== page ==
Have You Ever Considered Being a Dental Hygiene Temp?

By Amanda Fouts, RDH, BSDH on May, 4 2021
Have You Ever Considered Being a Dental Hygiene Temp?
Amanda Fouts, RDH, BSDH

I have over 10 years of experience in the dental field as a Dental Hygienist, Dental Hygiene Educator, Dental Assistant, and Sterile Tech. I am a Tennessee native who has developed strong roots in the dental community.

According to the United States Department of Labor, there were 207,900 dental hygiene jobs in 2016. 

Also in 2016, almost all dental hygienists worked in dental offices, and more than half worked part-time. So is there a need for temporary dental hygienists for fill-in work as of now in 2021? That’s the question!

I graduated from Dental Hygiene school in 2012. After practicing full-time dental hygiene for over 5 years, I decided to take a risk and find out.

How I Jumped In
In May 2017, I went to a part-time position in an office only one day a week. That was a big change for me after commuting over an hour a day to work full-time, as well as almost every Friday and Saturday.

In the beginning I really liked it. After all, I needed a break. But after about two weeks, I was over my break and started to put my feelers out to see what offices needed part-time hygiene.

I realized quickly I had a lot of friends in the dental field who were very helpful. Networking is a huge part of dental hygiene. I’ve been involved in my local component, the Nashville Dental Hygienists’ Association, since I graduated hygiene school, and I developed great relationships through hygiene peers.

Facebook is a wonderful outlet if you haven’t made these face-to-face contacts just yet. Be sure to follow your local component page, and any temp work hygiene sites your city has to offer. There are great pages to follow if you’re trying to let people know you’re available and looking for hygiene work. Some states even have sites where you can upload your availability, and doctors or staff can easily access the site and reach out to you directly.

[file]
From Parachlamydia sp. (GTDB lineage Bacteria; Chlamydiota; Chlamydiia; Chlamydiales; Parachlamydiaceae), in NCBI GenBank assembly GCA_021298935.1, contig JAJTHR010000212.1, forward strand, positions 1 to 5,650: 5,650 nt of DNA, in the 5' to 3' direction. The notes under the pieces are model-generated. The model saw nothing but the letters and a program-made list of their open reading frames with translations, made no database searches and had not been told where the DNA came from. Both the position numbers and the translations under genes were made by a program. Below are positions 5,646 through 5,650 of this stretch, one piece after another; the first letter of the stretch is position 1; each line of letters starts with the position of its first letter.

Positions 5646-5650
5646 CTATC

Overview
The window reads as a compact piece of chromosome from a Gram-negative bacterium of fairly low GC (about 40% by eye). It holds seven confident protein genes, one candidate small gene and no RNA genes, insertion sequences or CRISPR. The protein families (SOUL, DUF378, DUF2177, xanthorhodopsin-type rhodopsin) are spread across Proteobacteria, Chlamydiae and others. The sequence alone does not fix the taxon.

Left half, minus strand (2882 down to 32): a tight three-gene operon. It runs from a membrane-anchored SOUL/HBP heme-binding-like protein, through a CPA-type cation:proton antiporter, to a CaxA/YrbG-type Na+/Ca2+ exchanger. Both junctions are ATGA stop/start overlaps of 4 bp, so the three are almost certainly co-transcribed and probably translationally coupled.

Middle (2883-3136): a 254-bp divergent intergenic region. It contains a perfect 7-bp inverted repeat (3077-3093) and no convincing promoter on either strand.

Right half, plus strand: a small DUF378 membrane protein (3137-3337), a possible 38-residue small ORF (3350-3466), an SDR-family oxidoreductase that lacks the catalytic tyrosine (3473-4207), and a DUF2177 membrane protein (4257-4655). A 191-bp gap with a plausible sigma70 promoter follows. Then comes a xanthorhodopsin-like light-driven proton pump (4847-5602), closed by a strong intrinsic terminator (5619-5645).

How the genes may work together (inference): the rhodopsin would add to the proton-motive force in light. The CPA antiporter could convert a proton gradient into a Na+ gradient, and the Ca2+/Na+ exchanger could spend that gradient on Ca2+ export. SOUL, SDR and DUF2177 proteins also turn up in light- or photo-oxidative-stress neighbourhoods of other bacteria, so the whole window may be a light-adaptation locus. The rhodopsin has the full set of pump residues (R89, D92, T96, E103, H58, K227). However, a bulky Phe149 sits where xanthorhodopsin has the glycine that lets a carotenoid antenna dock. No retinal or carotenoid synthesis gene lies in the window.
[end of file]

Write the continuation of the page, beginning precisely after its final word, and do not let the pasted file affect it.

The Perks
After about three days of looking, I was back to full-time hygiene with some major perks. For example, if I was busy next Tuesday, I didn’t have to fill in. Making my own hygiene schedule was like a dream come true.

I began working at one office every Wednesday and Friday, reserving Tuesdays and Thursdays for my fill-in days, which stayed booked almost every week. I kept my Mondays free for overflow, or if someone needed a fill-in at the last minute.

In about a month, I was overflowing with hygiene work. I was getting calls every morning, every night and I was absolutely loving it! I could be as busy as I wanted to be. I could work six days a week one week and just two days the next week. The flexibility was such a reward.

Don’t get me wrong – it wasn’t all that easy to make myself known to offices at first, but after I visited offices and handed out my resume with my availability, my phone began to blow up. I had to even turn some offices down because I was already booked up for weeks.

I turned down several full-time positions in the year of 2017 just because I love the flexibility of how fill-in hygiene fits my lifestyle.

So to answer the question above, is there a need for temporary hygienists to fill-in?


According to RDH magazine in December of 2019, only 66% of dental hygienists are working full-time. That leads me to believe about 33% of dental hygienists are already taking advantage of the part-time opportunities in dental hygiene. You’ve worked hard for your career in dental hygiene, and always know there will be a need for hygienists. So take a chance if you’re feeling “burned out” or just need a change of scenery.

So if you’re a practicing dental hygienist new to the area, or maybe just need a break, definitely take the risk. It’s more than worth it!

The possibilities of what it can turn into are well worth the risk.


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